Helvering v. Archbald, 70 F.2d 720 (2d Cir. 1934)

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US Court of Appeals for the Second Circuit - 70 F.2d 720 (2d Cir. 1934)
May 14, 1934

70 F.2d 720 (1934)

HELVERING, Commissioner of Internal Revenue,
v.
ARCHBALD.

No. 363.

Circuit Court of Appeals, Second Circuit.

May 14, 1934.

Frank J. Wideman, Asst. Atty. Gen., John H. McEvers and Sewall Key, Sp. Assts. to Atty. Gen., for petitioner.

Joseph H. Morey, of Buffalo, N. Y. (Morey & Schlenker and David T. Murray, all of Buffalo, N. Y., of counsel), for respondent.

Before L. HAND, SWAN, and CHASE, Circuit Judges.

PER CURIAM.

The facts in this case are like those in Helvering v. Walbridge, except that on November 2, 1928, that is, during the first of the two years in question, a new partner was taken into the firm. The Commissioner argues that this necessarily involved a dissolution of the old firm and the formation of another, and that a gain was "realized" at that time. Whatever was the rule at common law, the entrance of a new partner with the consent of all the old partners is not now a cause of dissolution under the Partnership Law of New York (Consol. Laws N. Y. c. 39) ยง 62. Cameron v. Com'r, 56 F.(2d) 1021 (C. C. A. 3). Of course it is true that de facto a new firm is inevitably formed when a new partner is taken in, even though, as here, that event is provided for in the original articles and the agreement admitting him declares that the old articles shall continue in effect. But, if the strict logic of the situation were followed out, it would make no difference. We should then say that the old firm was dissolved and the partners became entitled to their dividends in liquidation. These remained quite as indeterminate as before the formal dissolution; they had changed only in that they were no longer subject to continued use by the firm; that is, they would have been, had it not been for the mutual agreement that they should not be liquidated, but should be at once used as they stood in all their uncertainty as contributions to the new firm made up of the old partners and the new one. In such a setting, obviously the dissolution of the firm resulted in the receipt by the partners individually of nothing having a "fair market value."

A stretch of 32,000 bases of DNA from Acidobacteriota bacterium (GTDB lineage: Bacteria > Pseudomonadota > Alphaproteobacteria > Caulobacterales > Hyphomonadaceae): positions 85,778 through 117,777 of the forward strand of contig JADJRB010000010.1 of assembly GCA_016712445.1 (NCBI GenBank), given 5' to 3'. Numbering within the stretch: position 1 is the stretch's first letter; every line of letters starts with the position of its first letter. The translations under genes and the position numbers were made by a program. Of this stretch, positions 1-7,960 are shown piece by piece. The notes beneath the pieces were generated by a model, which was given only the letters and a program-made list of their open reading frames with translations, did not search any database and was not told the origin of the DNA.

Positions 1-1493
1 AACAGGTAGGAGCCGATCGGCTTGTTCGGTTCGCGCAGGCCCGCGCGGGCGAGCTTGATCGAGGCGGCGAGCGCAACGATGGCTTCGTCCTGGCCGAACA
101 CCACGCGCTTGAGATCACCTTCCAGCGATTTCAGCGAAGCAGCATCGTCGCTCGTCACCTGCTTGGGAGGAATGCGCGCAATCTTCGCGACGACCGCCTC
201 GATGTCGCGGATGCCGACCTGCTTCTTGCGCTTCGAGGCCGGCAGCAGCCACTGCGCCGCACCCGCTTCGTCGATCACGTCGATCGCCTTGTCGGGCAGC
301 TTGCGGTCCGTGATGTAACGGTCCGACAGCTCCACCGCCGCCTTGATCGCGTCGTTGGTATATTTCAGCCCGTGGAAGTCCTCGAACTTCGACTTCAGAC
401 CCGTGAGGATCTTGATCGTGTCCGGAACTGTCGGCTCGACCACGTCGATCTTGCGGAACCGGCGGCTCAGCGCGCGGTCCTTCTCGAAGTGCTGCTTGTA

Order affirmed.